The payments landscape in Sub-Saharan Africa should be examined to understand the role and potential of digital payments in enabling trade on the continent. Two areas can accelerate value for trade in the region: interoperability and cross-border transactions. The following areas should be prioritised to realise the true benefits of interoperability:
- Regulation that offers a clear approach in areas such as risk management, safety and security standards, fair and open access to interoperable solutions, and consumer protection.
- The development of resilient infrastructure that is in line with international best practice.
- Initiatives that accelerate digitisation of payments and drive access to market relevant solutions for all.
The recent blockage of the Suez Canal by a major vessel presented a significant moment for South African trade. The blockage, which saw some of the world’s largest shipping container companies redirect their vessels to the route around South Africa, disrupted trade activity and global supply chains for nearly a week, costing more than an estimated $9 billion (R128 billion) per day according to the World Trade Organisation.
The blockage also exposed the vulnerabilities of global trade flows, bringing to the fore the critical role of efficient ports that are able to respond to the needs of the current global trade ecosystem. For South Africa, this has reignited the urgent need to expand capacity and improve efficiencies at our ports in order to boost the competitiveness of our economy and the broader South Africa Development Community (SADC) region.
Progress, development and peace are the fundamentals for a bright future for the African continent, Dr. Mo Ibrahim told Africanews. “We need to develop skills, we need more technical schools because that is education for employment,” Ibrahim said. “People can find work with it. It’s important to listen to young people because the future belongs to them, not to us old men.” He also said: “We need peace in Africa because conflict destroys the government and our chances of moving forward.”
The East African Business Council (EABC) sent a shocking report that showed a loss of 2.1 million jobs in tourism among the 6 member states of the East African Community (EAC) when the world is celebrating International Labour Day. EAC member states are Tanzania, Kenya, Uganda, Rwanda, Burundi, and South Sudan. The EABC study reported a loss of US$4.8 billion in the tourism and hospitality industry caused by the impacts of the COVID-19 outbreak, mostly in key tourist source markets of Europe, North America, and Southeast Asia.
The United Nations Food and Agricultural Organization (FAO) and the Arab Bank for Economic Development in Africa (BADEA) signed a memorandum of understanding for future collaboration to promote agricultural infrastructure development and skills training for women and youth. The agreement would also advance climate-smart agriculture in Africa.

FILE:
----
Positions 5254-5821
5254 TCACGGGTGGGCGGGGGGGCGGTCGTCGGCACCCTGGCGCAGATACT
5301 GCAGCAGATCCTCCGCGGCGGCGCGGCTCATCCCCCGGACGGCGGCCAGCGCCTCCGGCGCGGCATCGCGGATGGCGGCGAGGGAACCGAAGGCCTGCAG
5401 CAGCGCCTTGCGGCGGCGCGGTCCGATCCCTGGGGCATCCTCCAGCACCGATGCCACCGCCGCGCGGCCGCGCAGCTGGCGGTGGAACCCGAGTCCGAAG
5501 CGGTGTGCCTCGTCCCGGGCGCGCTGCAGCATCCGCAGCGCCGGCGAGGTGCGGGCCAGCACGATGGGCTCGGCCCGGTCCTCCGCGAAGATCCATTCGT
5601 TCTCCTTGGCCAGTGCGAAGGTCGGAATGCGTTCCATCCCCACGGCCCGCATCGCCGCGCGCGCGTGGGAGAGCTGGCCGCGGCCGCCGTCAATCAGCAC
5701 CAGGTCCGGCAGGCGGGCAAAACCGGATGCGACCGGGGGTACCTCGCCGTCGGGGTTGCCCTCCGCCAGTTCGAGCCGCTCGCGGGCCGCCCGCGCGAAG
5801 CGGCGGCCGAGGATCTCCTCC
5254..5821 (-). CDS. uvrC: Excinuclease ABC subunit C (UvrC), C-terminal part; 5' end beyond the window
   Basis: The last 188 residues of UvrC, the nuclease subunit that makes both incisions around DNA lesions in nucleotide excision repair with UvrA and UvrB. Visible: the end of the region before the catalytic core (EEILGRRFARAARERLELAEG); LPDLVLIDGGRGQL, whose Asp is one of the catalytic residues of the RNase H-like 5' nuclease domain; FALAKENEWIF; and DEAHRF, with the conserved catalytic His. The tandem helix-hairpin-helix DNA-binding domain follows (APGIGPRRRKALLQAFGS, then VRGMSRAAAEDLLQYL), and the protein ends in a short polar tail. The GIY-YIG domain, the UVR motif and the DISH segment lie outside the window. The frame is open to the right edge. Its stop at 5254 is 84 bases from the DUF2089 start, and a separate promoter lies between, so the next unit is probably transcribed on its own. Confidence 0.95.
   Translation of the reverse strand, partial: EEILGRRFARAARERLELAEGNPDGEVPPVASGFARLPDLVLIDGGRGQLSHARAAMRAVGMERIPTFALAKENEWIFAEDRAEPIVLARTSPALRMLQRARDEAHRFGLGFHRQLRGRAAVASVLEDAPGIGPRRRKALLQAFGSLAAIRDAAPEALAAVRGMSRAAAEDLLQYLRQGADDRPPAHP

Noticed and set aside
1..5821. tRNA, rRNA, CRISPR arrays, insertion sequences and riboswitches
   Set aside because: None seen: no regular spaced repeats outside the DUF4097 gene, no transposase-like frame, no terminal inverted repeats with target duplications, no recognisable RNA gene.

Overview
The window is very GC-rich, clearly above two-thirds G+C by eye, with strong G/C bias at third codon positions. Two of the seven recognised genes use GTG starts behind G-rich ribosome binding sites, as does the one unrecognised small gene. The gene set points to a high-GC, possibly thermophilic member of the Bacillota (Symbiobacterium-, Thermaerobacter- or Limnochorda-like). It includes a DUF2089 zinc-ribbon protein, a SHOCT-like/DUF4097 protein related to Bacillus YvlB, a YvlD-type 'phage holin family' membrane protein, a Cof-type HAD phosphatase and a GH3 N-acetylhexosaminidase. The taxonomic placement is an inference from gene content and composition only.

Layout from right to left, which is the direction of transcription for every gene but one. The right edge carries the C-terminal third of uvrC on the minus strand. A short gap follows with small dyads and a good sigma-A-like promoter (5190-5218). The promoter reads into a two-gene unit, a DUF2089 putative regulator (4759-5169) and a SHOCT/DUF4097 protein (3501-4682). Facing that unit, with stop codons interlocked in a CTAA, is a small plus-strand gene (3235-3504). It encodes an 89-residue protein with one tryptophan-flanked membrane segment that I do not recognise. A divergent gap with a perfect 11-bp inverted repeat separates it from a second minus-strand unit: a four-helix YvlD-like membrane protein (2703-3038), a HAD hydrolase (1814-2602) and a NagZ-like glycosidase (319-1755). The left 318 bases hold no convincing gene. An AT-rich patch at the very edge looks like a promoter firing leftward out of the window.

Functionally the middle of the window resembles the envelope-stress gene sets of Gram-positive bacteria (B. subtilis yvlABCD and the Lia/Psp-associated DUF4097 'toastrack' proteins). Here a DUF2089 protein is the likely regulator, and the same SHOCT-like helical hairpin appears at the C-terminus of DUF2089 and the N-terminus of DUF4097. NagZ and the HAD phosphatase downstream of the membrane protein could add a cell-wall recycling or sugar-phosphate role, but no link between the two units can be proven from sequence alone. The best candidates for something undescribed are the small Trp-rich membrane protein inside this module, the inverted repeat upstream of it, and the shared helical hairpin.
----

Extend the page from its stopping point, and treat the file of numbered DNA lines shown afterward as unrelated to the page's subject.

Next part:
“Africa is a top priority for FAO,” said Qu Dongyu. With this agreement, “we want to modernise Africa’s agriculture, and make it more efficient, more inclusive and more sustainable,” he added.
A coalition of multilateral development banks and development partners has pledged over $17 billion in financing to address rising hunger on the African continent, and to improve food security. These funds were pledged on the final day of a two-day high-level dialogue called Feeding Africa: leadership to scale up successful innovations. The African Development Bank and the UN’s International Fund for Agricultural Development (IFAD) hosted the event in partnership with the Forum for Agricultural Research in Africa (FARA) and the CGIAR System Organization on 29 and 30 April.
Of the overall amount pledged, more than $10 billion came from The African Development Bank, which said it would invest $1.57 billion on scaling up 10 selected priority commodities over the next five years. This will help countries achieve self-sufficiency. Another $8.83 billion will go towards building strong value chains for these commodities over the next five years. This will include programs to create opportunities for young people – particularly women.
The Ministers responsible for Employment and Labour and Social Partners of the Southern African Development Community (SADC) on 30th April, 2021 held a virtual meeting to discuss labour issues and interventions to stabilise the labour market and the regional economy in light of the COVID-19 pandemic.
Honourable Ms Margarida Adamugy Talapa, Minister of Labour and Social Security of the Republic of Mozambique underscored the importance of the employment and labour sector in relation to the impact of the COVID-19 pandemic which has called for coordinated efforts by SADC Member States to realign labour market policies, and at the same time fight the scourge which has claimed lives and continues to inflict pain on humanity across the globe.